Pure and Applied Geophysics

, Volume 167, Issue 12, pp 1581–1581 | Cite as


  • Brian MitchellEmail author

The first stage of a forum on the frequency dependence of seismic Q appeared in the October 2010 issue of PAGEOPH. It consisted of two papers, the first by Igor Morozov titled On the causes of frequency-dependent apparent seismological Q and the second by Jiakang Xie titled Can we improve estimates of seismological Q using a new “geometrical spreading” model?

Morozov performed inversions of data sets from several previous studies, some of which contributed to the establishment of the frequency-dependent Q concept. He concluded, in keeping with his own earlier results, that all of those data sets could be explained using a frequency-independent effective Q (Qe) and that most of the frequency-dependent Q values obtained in the earlier studies occurred because researchers assumed an over-simplified geometrical spreading model.

Xie argued that Morozov’s new inversion method lacked the physical basis that is inherent in the traditional method for inverting seismic wave attenuation data and that it is effectively only a curve-fitting procedure using a first-order Taylor series expansion (thus limiting its applicability to relatively small frequency bands).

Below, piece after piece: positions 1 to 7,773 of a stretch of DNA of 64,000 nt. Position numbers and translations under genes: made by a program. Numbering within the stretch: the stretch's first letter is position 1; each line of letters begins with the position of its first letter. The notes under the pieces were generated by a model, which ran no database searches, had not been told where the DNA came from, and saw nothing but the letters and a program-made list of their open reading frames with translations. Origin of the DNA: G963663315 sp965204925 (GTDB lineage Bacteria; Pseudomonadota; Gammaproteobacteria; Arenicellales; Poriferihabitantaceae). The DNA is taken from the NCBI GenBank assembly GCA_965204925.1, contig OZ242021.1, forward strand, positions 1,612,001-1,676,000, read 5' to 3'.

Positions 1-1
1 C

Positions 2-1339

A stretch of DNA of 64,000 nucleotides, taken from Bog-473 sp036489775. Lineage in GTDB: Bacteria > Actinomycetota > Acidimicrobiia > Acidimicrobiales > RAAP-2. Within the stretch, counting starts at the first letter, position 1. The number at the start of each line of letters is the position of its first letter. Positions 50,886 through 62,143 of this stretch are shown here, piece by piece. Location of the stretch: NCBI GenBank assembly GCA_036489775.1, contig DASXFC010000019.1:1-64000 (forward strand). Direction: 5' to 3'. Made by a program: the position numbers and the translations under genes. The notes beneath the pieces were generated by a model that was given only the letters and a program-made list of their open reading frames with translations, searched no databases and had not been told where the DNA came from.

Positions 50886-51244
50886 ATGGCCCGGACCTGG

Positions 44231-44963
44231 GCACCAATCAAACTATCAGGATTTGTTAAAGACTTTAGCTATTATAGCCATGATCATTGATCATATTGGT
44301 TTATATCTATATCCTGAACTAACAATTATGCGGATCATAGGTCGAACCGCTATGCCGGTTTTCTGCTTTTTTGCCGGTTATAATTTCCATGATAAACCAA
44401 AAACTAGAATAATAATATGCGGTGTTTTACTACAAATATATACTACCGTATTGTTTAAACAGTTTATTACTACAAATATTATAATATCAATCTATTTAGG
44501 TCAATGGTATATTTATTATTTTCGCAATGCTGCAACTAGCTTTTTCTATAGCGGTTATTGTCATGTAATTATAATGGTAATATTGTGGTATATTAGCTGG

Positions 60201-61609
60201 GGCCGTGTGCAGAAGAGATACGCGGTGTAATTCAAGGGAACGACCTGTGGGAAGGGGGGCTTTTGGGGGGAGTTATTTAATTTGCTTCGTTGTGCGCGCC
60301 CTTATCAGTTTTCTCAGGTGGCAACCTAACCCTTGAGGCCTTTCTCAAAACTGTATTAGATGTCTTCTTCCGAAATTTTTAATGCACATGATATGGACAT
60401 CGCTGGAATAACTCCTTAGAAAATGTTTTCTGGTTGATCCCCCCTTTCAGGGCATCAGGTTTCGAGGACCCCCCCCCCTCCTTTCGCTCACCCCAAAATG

This, the second stage of the forum, includes two comments. In the first comment Li tried to follow Morozov’s preferred approach of using a phenomenological model. He chose an energy flux approach based on empirical results indicating that wave energy is spatially uniform within a crustal volume. He found situations in which both scattering Q and intrinsic Q, as opposed to Morozov’s results, vary with frequency. In the second comment Li and Lu, like Xie, raise questions about whether or not Morozov’s factor exp(γt) is a good approximation for the residual geometrical spreading and about the physical interpretation of his model.

The papers by Xie and the two thoughtful comments by Li and by Li and Lu take issue with some of Morozov’s results. But differences of opinion on the topic will undoubtedly continue until seismologists achieve a better understanding of seismic wave attenuation in the crust and mantle. One thing that most seismologists agree upon is that Q measurements are inherently difficult. If nothing else this forum will, I hope, remind many seismologists about those difficulties.

Brian Mitchell


Copyright information

© Springer Basel AG 2010

Authors and Affiliations

  1. 1.Department of Earth and Atmospheric SciencesSaint Louis UniversitySt. LouisUSA

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